The company has boosted its campaign spending as well. Giving about 80 percent to Republicans, it laid out $1.67 million in the 2004 cycle, more than triple its 2000 spending, and far more than other Fortune 500 leaders. “It gives you an idea that they’re a big player,” Noble says.

What’s more, the Walton family, which still controls about 40 percent of the company, has quickly become a major force in Washington in its own right. The Waltons gave millions to conservative candidates and groups in 2004, including $2.6 million to Progress for America, a GOP 527 organization. Aubrey Rothrock III, a partner at star lobbying shop Patton Boggs, works for both the Walton family and Wal-Mart. Overall, according to USA Today, the Walton family spent $3.2 million on lobbying, candidates, and conservative causes during the 2004 cycle, more than twice what it spent in the previous two elections combined. Notes Noble, the family and company “are often seen as a package. Together with Wal-Mart, they are quite a formidable machine.”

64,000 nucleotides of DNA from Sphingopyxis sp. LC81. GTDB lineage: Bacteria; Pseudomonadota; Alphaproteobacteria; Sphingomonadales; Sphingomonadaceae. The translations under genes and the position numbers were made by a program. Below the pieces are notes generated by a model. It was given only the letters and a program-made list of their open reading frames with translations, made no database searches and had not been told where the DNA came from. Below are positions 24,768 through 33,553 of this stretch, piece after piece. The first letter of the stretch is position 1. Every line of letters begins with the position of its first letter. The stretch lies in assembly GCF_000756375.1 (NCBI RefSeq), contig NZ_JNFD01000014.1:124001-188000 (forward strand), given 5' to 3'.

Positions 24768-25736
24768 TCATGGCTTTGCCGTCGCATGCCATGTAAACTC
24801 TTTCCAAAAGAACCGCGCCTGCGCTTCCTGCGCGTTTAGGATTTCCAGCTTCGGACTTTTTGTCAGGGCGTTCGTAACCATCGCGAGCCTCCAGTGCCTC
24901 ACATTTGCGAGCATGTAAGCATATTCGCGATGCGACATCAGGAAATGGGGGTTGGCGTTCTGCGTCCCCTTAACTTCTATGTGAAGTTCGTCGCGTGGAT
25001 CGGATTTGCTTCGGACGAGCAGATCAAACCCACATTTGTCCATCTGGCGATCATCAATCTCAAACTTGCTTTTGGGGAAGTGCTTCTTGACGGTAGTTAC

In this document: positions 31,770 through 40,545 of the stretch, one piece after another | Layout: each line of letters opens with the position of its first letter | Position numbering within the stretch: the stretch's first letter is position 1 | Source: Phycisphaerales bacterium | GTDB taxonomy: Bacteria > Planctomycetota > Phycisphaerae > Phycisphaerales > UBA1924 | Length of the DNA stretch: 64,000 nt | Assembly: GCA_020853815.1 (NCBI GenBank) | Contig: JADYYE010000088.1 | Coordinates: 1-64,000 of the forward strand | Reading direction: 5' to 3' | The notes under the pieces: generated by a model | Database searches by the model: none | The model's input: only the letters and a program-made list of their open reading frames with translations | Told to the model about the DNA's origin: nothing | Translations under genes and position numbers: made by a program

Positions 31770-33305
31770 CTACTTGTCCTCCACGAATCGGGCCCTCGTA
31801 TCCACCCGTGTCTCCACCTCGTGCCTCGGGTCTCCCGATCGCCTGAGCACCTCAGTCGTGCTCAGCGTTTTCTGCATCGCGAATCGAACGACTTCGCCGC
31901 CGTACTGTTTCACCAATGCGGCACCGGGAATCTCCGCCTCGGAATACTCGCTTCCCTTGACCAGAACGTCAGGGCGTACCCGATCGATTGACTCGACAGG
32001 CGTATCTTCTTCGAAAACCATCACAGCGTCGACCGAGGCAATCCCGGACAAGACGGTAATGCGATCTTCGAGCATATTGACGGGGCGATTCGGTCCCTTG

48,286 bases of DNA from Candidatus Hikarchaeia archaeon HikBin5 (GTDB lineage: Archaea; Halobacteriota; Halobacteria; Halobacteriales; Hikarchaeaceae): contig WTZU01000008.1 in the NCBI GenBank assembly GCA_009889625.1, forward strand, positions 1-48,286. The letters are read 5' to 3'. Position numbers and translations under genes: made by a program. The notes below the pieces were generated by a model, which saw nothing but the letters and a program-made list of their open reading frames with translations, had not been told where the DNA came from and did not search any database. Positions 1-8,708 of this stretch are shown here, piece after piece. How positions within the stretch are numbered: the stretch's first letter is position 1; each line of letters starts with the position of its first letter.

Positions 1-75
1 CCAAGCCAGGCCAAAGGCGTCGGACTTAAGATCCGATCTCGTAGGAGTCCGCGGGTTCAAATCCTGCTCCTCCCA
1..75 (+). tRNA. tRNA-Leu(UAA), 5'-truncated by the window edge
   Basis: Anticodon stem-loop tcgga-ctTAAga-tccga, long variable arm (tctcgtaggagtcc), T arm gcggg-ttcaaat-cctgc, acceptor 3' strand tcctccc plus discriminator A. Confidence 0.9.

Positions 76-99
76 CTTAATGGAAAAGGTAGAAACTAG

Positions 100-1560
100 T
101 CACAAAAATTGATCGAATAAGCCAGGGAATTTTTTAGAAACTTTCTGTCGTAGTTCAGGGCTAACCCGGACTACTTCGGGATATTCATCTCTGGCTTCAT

With both sides pursuing Washington strategies—and with Washington politicos starting to take notice—it’s almost a foregone conclusion that Wal- Mart will become an issue in the next elections. For one thing, as Kerry found last year, the company makes a great stand-in for the issues that many Democrats want to focus on: Health care, wages, and offshore outsourcing. “They will be held up as bad guys in ‘06 on particular issues,” says Jennifer Palmieri, a 2004 presidential campaign veteran now with the Center for American Progress. “They’re Democrats’ best talking point on why we need more progressive policy.”